How to Curate Your Inner Circle
“You are the average of the five people you spend the most time with.” — Jim Rohn
This Jim Rohn quote has contributed to my perception to self for quite some time. The underlying intent of Rohn’s quote, I believe is that, the people you choose to surround yourself with are the people that have the most impact on the person you become.
The people you choose to spend the most time with shape who you are as an individual. These people determine the conversations that dominate your attention, level of consciousness as well as adjust your values and beliefs in a particular area. Ultimately, you start to think and behave alike. They have just as much ability to elevate you as they do to bring you down.
We live in an era where “bigger is better” tends to be the general assumption when it comes to most of everything. So naturally, this is the mindset most of us are in when we are attempting to upgrade our network of connections to supersize — because the larger the number of people we’re acquainted with, the higher the odds in terms of opportunities that lead us to potential career advancement and ultimately material affluence.
However, expanding your network should not be about the number of people you know or the big name “connections” you have. Rather, it should be based on familiarising yourself with a selected group of people with whom you share common interests and values — the kind of people that will help you expand to a greater network of people that provide value to your life, in terms of career, purpose and self-development that cater’s specifically to you. That primary group of people should be lesser in quantity than you think.
Once you have spent time carefully curating your most trusted, inner circle you’ll be pleasantly surprised at how much value they add to your lives and in turn how much value as a whole you can add to the larger community of the world who foster the same interests as you.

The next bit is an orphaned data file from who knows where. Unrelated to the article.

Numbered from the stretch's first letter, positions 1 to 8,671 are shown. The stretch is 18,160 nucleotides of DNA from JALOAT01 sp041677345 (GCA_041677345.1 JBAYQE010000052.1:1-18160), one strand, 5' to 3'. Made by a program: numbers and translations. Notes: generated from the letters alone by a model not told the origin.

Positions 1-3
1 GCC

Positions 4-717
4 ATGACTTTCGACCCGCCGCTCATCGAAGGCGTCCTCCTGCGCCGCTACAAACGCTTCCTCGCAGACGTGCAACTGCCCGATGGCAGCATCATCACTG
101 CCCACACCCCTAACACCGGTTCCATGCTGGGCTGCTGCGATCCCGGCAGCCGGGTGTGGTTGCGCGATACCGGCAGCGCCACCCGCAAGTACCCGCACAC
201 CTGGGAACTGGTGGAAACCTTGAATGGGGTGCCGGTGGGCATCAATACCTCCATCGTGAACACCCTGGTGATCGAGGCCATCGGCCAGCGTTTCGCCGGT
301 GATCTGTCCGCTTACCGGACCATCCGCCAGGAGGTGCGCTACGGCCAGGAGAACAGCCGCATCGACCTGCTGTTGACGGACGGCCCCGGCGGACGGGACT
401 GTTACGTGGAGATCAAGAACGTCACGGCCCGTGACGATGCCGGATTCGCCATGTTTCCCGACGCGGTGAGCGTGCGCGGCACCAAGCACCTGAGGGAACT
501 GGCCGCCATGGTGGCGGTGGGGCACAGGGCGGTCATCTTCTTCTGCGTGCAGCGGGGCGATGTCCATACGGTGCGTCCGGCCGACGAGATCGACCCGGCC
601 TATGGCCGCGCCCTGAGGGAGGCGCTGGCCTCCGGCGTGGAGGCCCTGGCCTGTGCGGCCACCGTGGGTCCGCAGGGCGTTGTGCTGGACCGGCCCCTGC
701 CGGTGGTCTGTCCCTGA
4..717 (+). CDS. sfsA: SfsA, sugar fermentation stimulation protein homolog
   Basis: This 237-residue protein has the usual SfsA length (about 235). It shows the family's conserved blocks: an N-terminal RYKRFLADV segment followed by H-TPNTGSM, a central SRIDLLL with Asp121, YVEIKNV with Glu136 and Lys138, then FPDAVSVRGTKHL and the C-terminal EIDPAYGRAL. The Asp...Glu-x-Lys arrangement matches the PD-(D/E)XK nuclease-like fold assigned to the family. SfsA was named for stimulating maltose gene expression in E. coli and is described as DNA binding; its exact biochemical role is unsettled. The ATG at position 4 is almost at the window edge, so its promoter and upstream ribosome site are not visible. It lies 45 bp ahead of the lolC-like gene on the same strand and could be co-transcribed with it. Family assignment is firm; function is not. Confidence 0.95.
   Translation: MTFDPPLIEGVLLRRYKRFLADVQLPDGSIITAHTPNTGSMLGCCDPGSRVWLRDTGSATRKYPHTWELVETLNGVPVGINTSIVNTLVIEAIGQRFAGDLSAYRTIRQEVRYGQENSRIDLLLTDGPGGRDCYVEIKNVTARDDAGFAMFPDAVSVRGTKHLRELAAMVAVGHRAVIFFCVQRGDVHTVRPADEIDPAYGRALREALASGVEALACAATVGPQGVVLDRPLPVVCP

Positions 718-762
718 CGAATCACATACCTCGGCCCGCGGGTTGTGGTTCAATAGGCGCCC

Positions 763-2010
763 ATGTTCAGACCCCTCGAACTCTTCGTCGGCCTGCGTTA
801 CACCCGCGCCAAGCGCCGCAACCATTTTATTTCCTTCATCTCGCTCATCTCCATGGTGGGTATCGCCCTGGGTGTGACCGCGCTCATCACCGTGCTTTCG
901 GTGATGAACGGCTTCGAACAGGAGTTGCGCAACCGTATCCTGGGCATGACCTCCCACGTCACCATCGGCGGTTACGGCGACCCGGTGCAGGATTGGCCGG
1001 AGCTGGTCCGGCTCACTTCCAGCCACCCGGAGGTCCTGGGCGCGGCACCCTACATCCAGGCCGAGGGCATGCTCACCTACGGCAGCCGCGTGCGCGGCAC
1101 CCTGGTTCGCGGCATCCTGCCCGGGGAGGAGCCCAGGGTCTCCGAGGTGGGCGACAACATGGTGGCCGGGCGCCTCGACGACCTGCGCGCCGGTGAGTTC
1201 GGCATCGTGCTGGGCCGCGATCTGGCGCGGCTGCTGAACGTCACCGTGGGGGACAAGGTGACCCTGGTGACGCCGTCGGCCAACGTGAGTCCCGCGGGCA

In order to keep up with the fast-paced environment we are all accustomed to, we tend to become time-deprived. Managing your time between work and family, as well as trying to network and maintain a social life can be especially taxing. However, networking and upholding a social life doesn’t necessarily have to be so consuming.
The general norm is to build networks with anyone and everyone that will communicate with you, but that is victim to the general assumption that the more people you know the more opportunities you will be exposed to. If anything, this assumption happens to be counterproductive because you’re branching focus, time and energy into people you barely know and don’t hold common interests with. So though you are exposed to more opportunities, those opportunities might not be the right fit for you. By giving your time to fifty or sixty people, rather than say five or ten, you tend to make far less of an impact in the world in terms of progression which makes it futile, hence, counterproductive.
Simply put, you need to be razor sharp in your quest to selecting your core group. So how do you go about this? First and foremost, start by assessing your own values, beliefs and interests, this will be the key factor in building a strong foundation. Do you hold control over the relationships in your life, or is that control ceded to others? The people you meet, the conversations you entertain — have they been of value to your life, or given value? Do you come out of them revived or drained? If it’s the latter, then you do not hold control over the “rules of engagement”, nor the choice of whom you spend your time with. It is crucial, to take back control and this can be accomplished by lessening the time invested in both people and ventures that are not rewarding to your personal and/or professional growth until you are fully able to extract yourself from said people and commitments.
Secondly, evaluate your routine and movement. This could be done in the form of evaluating; What you spend your time doing, Was it worth the time spent? Would you do it again? Would you invest more of your time to it? Or would you cut it out of your routine entirely? Evaluate whether the time spent doing it aligns with your values and beliefs. If it’s on the contrary, then allow it to be dropped, despite it potentially putting you in an awkward situation with friends or associates.
Lastly, evaluate your surroundings. The individuals you share your time with, the type of people that they are, if they contribute positively to your life or if you would rather cut them out. Always remember that a relationship should not be based on what they can give you and vice versa — the basic concept is not to invest time in those you believe could be beneficial to just you but rather to envision the big picture and perpetual value of establishing a mutually-beneficial relationship. Social capital is not built based on reciprocity but rather on being constructive and unselfish.
As you start to curate a smaller and more significant circle, you will begin to appreciate yourself as the architect of your surroundings. Building highly authentic relationships with lesser number of people that hold genuine value to you will give you a deeper context into their values, beliefs, wants and needs and likewise they will gain a deeper grasp of yours. Henceforth, providing you with the foundation on which to construct a substantial population that benefits from being acquainted with you and your inner circle.